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Gulf Keystone Petroleum Limited & Xcite Energy Limited’s Shares Jump As Oil Slumps

The price of oil is falling once again today, extending losses that have cut the price of the world’s most traded commodity in half over the past six months. 

At time of writing, Brent crude is trading at $53 per barrel, down around 2% on the day, while the price of WTI has fallen to $43.50 per barrel, 1% lower on the day.

However, even though the price of oil appears to be in free-fall, Xcite (LSE: XEL) and Gulf Keystone Petroleum (LSE: GKP) are bucking the trend. Shares of Xcite and Gulf Keystone have gained as much as 10% today. 

Budget day 

It seems as if investors are clamouring to get their hands on Xcite’s shares ahead of George Osborne’s budget statement tomorrow.

Indeed, many analysts expect the Chancellor to unveil a wave of tax cuts for North Sea producers in tomorrow’s statement. It believed that the cuts will be made in an attempt to stimulate exploration and production within the region.

Key to this package is likely to be a headline cut to the region’s supplementary tax charge, an additional 30% levy on producers profits paid on top of a 30% corporate tax rate.

For Xcite, this could be a game-chaining announcement. 

A cut in the supplementary tax rate would improve the economics of the company’s key Bentley heavy oil field. A lower level of tax would mean a higher rate of return from the field, which in turn would make the prospect more attractive to prospective partners.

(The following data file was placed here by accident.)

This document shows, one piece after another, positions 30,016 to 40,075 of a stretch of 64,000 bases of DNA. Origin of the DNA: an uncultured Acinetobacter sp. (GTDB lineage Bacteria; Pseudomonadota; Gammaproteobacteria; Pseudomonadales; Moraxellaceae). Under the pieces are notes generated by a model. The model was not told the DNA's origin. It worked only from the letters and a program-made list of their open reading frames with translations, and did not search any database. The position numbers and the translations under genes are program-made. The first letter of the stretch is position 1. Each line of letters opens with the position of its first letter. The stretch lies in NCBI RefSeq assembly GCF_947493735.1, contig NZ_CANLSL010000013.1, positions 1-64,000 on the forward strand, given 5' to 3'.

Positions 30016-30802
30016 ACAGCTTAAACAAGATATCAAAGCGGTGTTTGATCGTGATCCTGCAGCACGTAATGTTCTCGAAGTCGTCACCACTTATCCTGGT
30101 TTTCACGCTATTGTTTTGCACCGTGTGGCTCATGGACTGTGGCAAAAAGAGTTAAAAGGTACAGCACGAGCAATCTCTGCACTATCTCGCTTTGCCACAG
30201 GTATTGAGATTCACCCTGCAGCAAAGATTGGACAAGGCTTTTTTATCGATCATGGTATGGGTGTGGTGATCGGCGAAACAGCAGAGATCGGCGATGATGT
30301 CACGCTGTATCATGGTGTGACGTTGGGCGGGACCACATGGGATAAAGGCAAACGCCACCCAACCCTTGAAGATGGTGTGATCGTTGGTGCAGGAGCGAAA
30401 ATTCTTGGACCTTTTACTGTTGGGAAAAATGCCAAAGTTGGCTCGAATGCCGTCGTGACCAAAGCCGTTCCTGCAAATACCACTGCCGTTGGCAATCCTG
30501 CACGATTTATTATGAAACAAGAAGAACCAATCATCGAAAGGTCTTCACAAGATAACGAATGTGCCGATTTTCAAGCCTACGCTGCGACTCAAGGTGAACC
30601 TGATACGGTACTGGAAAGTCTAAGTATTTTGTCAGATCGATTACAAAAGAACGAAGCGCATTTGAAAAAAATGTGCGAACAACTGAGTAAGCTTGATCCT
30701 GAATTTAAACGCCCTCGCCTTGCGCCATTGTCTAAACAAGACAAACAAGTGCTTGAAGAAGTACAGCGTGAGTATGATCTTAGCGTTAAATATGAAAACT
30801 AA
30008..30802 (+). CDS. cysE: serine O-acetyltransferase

North Sea operators currently pay in the region of 62% to 81% on profits from production on existing fields so even a small cut in the tax rate could make a big difference and complete change Xcite’s outlook. 

News ahead

While Xcite rises off the back of budget speculation, Gulf Keystone is pushing higher as traders speculate that the company could be gearing up to restart exports once again. 

Gulf Keystone abandoned exports of oil from Kurdistan at the beginning of February, citing delays in payment from the region’s autonomous government. Since then, there has been little in the way of news from the company regarding the negotiations to restart exports. 

Additionally, investors are awaiting news from the company regarding its debt restructuring and possible sale to a larger peer. 

Nevertheless, as usual investors should approach Gulf Keystone with caution following today’s double-digit gain that has no fundamental support. Even though rumours may suggest that news is just around the corner, these rumours often turn out to have no substance behind them.

With this being the case, it’s clear that Gulf Keystone is a risky stock. There’s no guarantee that an offer will be made for the company, and as a standalone entity its future is uncertain. So, if you are thinking about buying Gulf Keystone, you need to be prepared for volatility — this is a high-risk/high-reward company, not suitable for widows and orphans. 

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Rupert Hargreaves has no position in any shares mentioned. The Motley Fool UK has no position in any of the shares mentioned. We Fools don't all hold the same opinions, but we all believe that considering a diverse range of insights makes us better investors.